Shoppers and commentators with a keen sense of Schadenfreude have been huzzah-ing for the last few days over Tesco's seasonal slip-up (its value is down £5bn because of over-expansion, lack of investment in existing stores or because it's the supermarket equivalent of a moatful of hungry piranhas, depending on who you listen to). Meanwhile, I've been taking a longer view on the pros and cons of Tesco Metros, Extras or Superstores. That's because the book I'm reading at the moment, Among the Bohemians, a history of the early 20th century's arty crowd (written by bona fide boho descendent Virginia Nicholson, granddaughter of Vanessa Bell) has given me a new insight on housekeeping, 1900s style.
"Shopping for food was in some ways easier than it is today," writes Nicholson. "The corner shop – fruiterer, butcher or fishmonger – was still all-important. Groceries were generally delivered, even in rural areas, by establishments who took orders by postcard.
"In some cases the proprietor himself would attend the mistress of the house once a month and take instructions in the drawing room over sherry and macaroons."
It sounds rather civilised. That was how the middle-class matrons – even if they did believe in free love and naked poetry readings – rolled back then. But now we're time-poor and more women than ever work, we're less likely to be able to have a tipple and a polite titter with the grocer. I'm quite glad I can nip into Tesco and its ilk on the way home from work. No, Tesco isn't very nice on lots of levels, but with its epic opening hours and even in-store Post Offices, we might love to hate it, but we still flock to its stores. Last week also saw dispatches from the cutting edge of technology, AKA the Consumer Electronics Show (CES) in Las Vegas, which had me thinking about the proto-hippy housewives of the last century. The event was stuffed with hi-tech products designed to take the drudgery out of cleaning. Automatic vacuum cleaners, fridges that monitor the freshness of their contents, washing machines that can be remotely switched on with a smartphone.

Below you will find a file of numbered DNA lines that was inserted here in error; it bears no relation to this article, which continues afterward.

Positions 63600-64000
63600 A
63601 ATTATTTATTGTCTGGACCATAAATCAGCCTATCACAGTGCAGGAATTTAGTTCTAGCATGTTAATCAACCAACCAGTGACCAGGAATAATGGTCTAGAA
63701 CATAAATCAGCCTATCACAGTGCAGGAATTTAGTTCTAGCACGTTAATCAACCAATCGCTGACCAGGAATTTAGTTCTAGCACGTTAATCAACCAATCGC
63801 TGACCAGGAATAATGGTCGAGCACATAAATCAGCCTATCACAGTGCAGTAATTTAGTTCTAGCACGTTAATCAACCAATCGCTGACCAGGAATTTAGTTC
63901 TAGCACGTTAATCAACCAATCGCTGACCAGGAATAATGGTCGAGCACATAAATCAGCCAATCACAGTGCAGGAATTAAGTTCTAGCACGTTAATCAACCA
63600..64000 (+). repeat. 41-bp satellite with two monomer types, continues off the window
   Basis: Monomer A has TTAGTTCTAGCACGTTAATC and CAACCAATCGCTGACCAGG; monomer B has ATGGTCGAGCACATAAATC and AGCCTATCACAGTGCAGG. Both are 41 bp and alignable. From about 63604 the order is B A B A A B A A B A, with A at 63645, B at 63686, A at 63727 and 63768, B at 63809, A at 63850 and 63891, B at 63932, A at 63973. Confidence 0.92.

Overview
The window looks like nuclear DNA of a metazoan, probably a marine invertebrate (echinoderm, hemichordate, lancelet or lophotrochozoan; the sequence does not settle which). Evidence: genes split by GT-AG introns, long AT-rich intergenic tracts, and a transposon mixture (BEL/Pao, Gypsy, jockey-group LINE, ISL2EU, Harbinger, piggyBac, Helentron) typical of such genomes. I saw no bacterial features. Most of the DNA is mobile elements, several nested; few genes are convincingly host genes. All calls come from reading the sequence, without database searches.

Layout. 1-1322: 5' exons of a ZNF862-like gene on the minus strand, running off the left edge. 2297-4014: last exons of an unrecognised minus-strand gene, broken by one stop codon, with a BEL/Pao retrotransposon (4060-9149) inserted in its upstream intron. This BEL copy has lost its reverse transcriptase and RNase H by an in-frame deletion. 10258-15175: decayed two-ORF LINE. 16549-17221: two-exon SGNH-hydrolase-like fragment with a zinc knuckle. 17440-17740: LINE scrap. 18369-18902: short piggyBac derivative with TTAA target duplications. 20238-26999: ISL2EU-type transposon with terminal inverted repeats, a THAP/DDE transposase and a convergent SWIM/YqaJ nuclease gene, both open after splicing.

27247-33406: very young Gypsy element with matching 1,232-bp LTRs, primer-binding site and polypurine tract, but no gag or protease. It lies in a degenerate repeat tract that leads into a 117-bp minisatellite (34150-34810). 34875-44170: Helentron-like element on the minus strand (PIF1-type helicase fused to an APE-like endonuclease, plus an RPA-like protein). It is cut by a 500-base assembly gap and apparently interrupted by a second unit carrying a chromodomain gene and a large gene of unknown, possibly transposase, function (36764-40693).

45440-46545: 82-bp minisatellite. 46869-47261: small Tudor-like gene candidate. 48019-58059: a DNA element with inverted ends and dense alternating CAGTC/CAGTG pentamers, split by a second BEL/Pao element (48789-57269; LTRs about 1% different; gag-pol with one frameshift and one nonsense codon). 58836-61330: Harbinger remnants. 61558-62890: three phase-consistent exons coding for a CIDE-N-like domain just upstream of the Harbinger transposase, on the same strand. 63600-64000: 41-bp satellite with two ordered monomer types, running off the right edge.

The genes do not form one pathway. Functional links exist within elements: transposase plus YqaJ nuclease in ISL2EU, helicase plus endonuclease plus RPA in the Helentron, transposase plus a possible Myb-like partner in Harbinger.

Compare this with the lot of our early 20th-century sisters: "Housework took all day – and no wonder. Until well into the post-1945 era, many British women were still using cleaning equipment which had barely evolved... Until the advent of automatic washing machines, washday was – exactly that: a day devoted to washing".
We may have lost our local shops, but thank Christ we've gained gadgets that mean we don't have to spend all day, every day, scrubbing.
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